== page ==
The joint meeting broke up at 7:10 p.m. The Elm City board members went downstairs. Harp stuck with Hamilton (at left in photo) and her new colleagues on the Amistad Academy board. She heard from parent activist Khadijah Muhammad about a meeting she held with New Haven Superintendent Garth Harries, in which three charter school parents asked Harries for more of a voice in how the school system is run. Harries invited the three parents to send representatives to various groups, including the Citywide Parent Leadership Team, an organization of parents from New Haven public school district schools, she reported.
Harp reviewed a detailed financial report, which included these highlights:
• Overall, the $13.5 million budget for the Amistad Academy schools (the elementary school, middle school and one third of the high school) is in good shape, with a slight projected deficit of $13,592 as of the end of February. The budget includes $2.1 million in philanthropic dollars, without which the deficit would be much larger.
By comparison, Harp learned Monday that New Haven’s public school district is still digging out of a $3.5 million hole discovered earlier this year in its $392 million budget: Superintendent Harries has identified $1.8 million in new cuts that would essentially finish closing the gap. Harp has publicly criticized the superintendent for not offering enough detailed financial information at board meetings; she has called on the board to take a more active role in overseeing the budget.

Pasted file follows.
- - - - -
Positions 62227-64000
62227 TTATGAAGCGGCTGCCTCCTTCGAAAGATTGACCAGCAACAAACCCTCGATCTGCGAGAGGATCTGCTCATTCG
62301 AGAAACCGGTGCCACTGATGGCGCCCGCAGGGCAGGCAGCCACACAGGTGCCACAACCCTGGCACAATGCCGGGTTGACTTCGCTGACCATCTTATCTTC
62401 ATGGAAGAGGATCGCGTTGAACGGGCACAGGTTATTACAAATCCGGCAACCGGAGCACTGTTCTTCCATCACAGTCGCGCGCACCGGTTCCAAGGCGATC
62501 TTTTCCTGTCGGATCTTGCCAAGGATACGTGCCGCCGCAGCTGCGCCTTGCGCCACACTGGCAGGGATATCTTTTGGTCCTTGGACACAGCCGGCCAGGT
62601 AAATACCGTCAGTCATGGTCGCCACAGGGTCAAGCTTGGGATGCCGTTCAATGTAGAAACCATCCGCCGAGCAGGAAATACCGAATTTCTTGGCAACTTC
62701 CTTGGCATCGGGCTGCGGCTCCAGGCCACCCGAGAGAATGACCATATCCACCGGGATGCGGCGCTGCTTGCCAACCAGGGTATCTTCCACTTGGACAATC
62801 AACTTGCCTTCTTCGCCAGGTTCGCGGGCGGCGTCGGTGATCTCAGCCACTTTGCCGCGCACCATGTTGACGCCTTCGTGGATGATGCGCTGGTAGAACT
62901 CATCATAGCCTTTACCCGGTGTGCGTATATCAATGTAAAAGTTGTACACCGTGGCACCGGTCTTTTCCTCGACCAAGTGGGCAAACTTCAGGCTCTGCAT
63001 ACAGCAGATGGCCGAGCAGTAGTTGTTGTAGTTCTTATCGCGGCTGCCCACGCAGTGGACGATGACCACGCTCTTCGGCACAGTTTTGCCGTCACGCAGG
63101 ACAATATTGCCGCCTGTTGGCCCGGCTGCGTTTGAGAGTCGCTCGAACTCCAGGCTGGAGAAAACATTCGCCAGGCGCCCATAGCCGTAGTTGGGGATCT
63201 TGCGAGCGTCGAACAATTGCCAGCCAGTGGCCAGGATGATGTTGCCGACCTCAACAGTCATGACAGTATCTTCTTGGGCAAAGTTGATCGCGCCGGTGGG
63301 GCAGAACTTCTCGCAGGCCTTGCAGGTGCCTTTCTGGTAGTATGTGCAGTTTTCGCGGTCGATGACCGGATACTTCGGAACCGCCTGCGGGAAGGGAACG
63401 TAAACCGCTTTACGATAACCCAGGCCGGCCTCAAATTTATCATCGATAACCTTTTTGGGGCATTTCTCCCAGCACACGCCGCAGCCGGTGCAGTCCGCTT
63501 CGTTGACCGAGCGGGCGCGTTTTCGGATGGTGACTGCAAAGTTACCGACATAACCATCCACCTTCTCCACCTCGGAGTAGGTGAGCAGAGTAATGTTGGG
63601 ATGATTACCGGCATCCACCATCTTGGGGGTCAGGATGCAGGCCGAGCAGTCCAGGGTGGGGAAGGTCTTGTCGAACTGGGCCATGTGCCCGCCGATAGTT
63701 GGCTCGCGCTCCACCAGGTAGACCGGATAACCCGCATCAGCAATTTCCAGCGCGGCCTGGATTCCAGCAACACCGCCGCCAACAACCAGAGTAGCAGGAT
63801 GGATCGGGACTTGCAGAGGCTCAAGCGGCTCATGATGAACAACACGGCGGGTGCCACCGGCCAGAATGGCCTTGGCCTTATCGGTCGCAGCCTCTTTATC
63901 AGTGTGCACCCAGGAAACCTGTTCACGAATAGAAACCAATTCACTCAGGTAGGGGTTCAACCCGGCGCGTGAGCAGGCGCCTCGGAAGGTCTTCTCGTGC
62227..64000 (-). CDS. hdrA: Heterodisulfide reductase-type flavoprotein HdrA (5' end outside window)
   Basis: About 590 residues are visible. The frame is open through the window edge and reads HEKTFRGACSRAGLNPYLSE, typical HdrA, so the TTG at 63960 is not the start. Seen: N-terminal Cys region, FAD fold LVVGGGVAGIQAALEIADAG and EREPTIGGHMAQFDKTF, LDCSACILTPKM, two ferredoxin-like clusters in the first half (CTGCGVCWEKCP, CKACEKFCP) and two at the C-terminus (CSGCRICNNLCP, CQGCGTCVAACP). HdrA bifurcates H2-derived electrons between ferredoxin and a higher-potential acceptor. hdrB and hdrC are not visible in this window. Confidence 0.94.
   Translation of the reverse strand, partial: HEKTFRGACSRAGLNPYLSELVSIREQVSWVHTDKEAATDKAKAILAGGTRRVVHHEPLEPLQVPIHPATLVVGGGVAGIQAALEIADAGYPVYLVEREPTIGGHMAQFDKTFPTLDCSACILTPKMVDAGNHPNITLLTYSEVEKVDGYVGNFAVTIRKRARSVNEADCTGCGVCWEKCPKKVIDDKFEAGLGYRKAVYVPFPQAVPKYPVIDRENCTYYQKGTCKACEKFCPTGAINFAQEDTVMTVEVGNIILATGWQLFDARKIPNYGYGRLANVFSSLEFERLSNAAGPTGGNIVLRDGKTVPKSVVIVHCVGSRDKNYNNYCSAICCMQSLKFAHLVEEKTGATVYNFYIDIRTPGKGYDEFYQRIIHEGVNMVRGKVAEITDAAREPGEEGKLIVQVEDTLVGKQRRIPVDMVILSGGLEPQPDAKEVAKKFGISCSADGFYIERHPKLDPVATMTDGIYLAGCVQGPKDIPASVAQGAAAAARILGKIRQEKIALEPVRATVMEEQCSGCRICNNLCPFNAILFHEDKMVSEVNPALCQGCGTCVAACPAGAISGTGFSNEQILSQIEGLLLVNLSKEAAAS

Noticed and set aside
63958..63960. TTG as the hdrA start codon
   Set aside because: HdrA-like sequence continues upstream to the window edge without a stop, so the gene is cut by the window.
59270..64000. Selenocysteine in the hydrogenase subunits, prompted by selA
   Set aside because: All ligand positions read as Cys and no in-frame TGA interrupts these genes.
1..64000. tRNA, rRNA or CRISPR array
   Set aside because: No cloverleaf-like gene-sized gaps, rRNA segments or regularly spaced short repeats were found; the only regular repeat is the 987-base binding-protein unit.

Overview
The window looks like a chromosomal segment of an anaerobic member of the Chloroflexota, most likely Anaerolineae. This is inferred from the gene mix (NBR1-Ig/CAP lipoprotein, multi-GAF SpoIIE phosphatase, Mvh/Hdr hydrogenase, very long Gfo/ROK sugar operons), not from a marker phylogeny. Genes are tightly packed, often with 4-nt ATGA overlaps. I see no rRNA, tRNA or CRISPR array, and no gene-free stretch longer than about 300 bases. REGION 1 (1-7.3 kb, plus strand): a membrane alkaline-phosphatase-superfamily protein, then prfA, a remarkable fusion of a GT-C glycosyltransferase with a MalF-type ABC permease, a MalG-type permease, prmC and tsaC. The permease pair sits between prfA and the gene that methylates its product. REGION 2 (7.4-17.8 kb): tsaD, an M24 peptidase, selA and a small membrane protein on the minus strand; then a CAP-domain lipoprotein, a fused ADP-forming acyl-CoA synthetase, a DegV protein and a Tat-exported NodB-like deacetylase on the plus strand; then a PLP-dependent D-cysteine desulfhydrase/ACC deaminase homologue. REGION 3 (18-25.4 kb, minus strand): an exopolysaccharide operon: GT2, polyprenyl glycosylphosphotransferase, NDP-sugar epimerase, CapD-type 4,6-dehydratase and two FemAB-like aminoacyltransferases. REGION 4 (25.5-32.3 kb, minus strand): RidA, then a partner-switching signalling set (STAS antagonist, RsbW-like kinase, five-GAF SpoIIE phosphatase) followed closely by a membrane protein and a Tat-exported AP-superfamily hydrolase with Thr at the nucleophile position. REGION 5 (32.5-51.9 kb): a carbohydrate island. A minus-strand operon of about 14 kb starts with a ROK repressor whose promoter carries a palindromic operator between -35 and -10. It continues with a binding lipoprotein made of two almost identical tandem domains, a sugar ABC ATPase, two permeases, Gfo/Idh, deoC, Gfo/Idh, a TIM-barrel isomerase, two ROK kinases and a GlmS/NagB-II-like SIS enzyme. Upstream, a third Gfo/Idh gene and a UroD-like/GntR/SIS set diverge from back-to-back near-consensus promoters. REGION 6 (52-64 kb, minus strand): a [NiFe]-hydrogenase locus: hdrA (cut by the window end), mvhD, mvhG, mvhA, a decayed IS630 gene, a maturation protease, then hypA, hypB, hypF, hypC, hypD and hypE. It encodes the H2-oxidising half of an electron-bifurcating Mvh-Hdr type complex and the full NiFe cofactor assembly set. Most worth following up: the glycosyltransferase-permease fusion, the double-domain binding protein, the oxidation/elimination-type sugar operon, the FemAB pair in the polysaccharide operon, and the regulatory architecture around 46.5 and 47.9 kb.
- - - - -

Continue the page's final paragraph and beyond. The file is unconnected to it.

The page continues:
• Enrollment is full at the elementary and middle charter schools, while the high school has 12 vacant seats because fewer Bridgeport kids enrolled than was expected. Charter schools are funded on a per-pupil basis based on how many kids are in the seats on Oct. 1. New Haven’s state funding is linked to student population through a complicated algorithm that weighs other factors, so that high-poverty cities get more money per pupil than wealthy towns.